More Tips for fence-sitter?

From your noodle to other noodles. Talk about ways to get the most from Hazel. Even exchange recipes for the cool rules you've thought up. DO NOT POST YOUR QUESTIONS HERE.

Moderators: Mr_Noodle, Moderators

More Tips for fence-sitter? Mon Dec 17, 2007 6:14 am • by Hilko
I've been a bit surprised at the lack of examples I could find for Hazel rules. A shame, because I could use some inspiration.

See, I'm currently running the evaluation version, and even though I have mac-app-buy-itis, I find it hard to justify buying Hazel just for my downloads folder, trash and appzapper function. I'm a poor student, and I recently spent some cash on Journler (another great app!)

And yet I'm sure the app is capable of much more. Would anyone care to give me examples of how the app can be used for other purposes?

My main difficulty at the moment is that I love the tool, and believe I can use it, and that it might even turn out indispensable in its most basic form. But I'm still on the fence, and I can't really think of creative ways to use it.

Regardless of whether I buy it or not, my compliments for such a slick, cool application :).
Posts: 1
Joined: Mon Dec 17, 2007 6:05 am

Mon Dec 17, 2007 3:16 pm • by Mr_Noodle
I've been meaning to do a separate Hazel tips blog where I would post tips, rules and examples. Hopefully I'll have that set up sooner rather than later.

For now, though, I assume you have at least loaded up the sample rules? You should have been prompted for them when you first launched it but you can still load them via the "gear" pull-down menu below the rules list.

Those rules should at least show you how to do some basic housekeeping of certain files as well as how to manage files based on their age. You can add rules to manage files/folders based on size (like automatically throw away empty folders or color a file/folder if it's too big) or do a special workflow for files you downloaded from a specific site (only with Safari or Mail). It depends on what kind of workflow you want to set up for it.

Also Google around. There have been a few blog articles here and there with examples. For example, this Kinkless article has a downloadable set of rules.
Site Admin
Posts: 8571
Joined: Sun Sep 03, 2006 1:30 am
Location: New York City

A couple of examples Wed Dec 19, 2007 2:18 pm • by blodwyn
Here's a couple of rules that I have set up that may be of interest....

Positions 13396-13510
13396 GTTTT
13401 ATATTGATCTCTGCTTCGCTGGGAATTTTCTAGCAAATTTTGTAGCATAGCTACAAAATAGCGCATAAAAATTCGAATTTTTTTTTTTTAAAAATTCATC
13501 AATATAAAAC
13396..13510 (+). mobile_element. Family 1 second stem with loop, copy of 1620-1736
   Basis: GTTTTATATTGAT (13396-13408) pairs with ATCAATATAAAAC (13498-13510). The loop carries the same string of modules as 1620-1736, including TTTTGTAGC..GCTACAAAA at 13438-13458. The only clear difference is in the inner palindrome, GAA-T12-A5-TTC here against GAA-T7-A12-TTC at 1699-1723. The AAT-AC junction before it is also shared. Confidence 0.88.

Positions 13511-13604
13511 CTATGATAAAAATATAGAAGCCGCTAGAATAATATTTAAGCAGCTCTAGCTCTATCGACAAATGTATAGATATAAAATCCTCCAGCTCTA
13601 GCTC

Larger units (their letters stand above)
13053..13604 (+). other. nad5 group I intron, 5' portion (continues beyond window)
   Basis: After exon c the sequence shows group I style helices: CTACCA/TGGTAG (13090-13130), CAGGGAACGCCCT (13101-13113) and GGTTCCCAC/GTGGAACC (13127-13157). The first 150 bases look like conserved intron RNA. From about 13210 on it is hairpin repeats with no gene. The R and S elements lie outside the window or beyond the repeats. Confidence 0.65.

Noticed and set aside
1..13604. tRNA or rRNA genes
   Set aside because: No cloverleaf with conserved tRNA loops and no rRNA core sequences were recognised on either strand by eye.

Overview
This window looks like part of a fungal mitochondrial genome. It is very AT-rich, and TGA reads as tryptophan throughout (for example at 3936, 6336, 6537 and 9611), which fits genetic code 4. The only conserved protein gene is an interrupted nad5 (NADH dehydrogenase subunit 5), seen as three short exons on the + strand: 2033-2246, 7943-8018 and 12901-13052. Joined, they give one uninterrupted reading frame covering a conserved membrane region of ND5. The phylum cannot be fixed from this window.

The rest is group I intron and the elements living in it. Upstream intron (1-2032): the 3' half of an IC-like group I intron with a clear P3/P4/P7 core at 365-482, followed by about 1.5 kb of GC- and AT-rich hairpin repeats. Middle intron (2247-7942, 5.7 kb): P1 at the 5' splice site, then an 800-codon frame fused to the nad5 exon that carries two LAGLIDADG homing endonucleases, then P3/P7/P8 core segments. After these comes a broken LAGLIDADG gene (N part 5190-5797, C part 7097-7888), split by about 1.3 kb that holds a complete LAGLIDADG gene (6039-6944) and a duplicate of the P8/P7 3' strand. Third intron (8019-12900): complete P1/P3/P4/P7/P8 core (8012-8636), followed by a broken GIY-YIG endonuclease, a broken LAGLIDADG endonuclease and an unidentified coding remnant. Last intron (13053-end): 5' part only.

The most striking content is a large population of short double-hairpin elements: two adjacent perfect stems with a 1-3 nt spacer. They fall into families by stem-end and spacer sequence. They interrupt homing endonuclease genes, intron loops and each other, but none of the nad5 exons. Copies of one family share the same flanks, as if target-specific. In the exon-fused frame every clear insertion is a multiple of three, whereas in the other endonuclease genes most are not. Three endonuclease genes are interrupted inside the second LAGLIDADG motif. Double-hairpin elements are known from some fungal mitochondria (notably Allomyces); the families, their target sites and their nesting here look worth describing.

- A rule that monitors my /Volumes folder, so when I plug in or mount certain volumes or thumbdrives, it triggers various Chronosync or SuperDuper backup or synchronization tasks. They actually load Automator workflows (saved as applications) that prompt me whether I want to proceed with the backup or not, and then open the backup task if I click "Yes"

- I moved to a file tagging system rather than a folder structure a few months ago, so now when I create a file I save it to a DropBox folder. A Hazel rule monitors the folder and opens an Automator workflow which pops up a box to enter Spotlight Comments, I enter my tagging scheme comments, and the workflow applies the comments and moves the file to my "Tagged" folder

Hope these help to get you off the fence :)
Posts: 16
Joined: Thu Sep 07, 2006 4:25 pm

Thu Dec 20, 2007 2:54 am • by Quine
I recently discovered an interesting way to use hazel that I don't think has been posted here before but is proving very useful for me.

I have 5-10 files on my desktop at all times, which I have been manually deleting or moving once I notice they should be dealt with. However, the moment they reach the desktop I usually know about how long before I won't need them there anymore, so I set up a simple file expiring system like this:

1. I mark the file with a color label that I named "Expire in 2 days", or 4, or a week, or 6 hours.
2. Hazel removes the label and adds a tag with the amount of time till expiry to the spotlight comment.
3. Once the expiry date pops up, hazel labels the file red, noting that it is about to expire.

If it's 2 days past the expiry date, the file is trashed by hazel. For files with my name in them or a few other criteria that mark possibly important files, it leaves an alias to the file on the desktop that is renamed to let me know that the file is in the trash.

Thus, my desktop is now totally clean automatically, leaving less cleaning for me.

Also, I made a dedicated torrents folder in my home directory, and hazel makes aliases to the torrents on my desktop once they finish, so for the ones I want easy access to, I automatically have it, and for others I just trash the alias and clean out my torrents folder later.
Posts: 15
Joined: Mon Mar 19, 2007 6:26 pm

Fri Jan 18, 2008 12:20 pm • by zenrain13
Another tip.
I keep folders in my download folder for Applications, media and documents. I then have Hazel monitor the downloads folder and move downloaded files accordingly. Music is actually sent straight to iTunes, but anyway, I digress.
After it unzips any files, it moves them to their respective folder. If these folders have a files size > 0 it applies a blue label so I know there is something in there. Once I move the files out it then removes the label.

It's a small thing, but it provides a very nice visual indicator on which folders contain items that require attention.
Posts: 6
Joined: Wed Jan 02, 2008 5:40 pm

Fri Feb 01, 2008 1:38 am • by IDontDoWindows
Hazel watches my drop box folder for any additions. If anyone adds files to the drop box, Hazel opens the folder, reveals the file and sends me a Growl message.
Posts: 57
Joined: Sun Jan 07, 2007 5:43 am

Return to Tips & Tricks - DO NOT POST QUESTIONS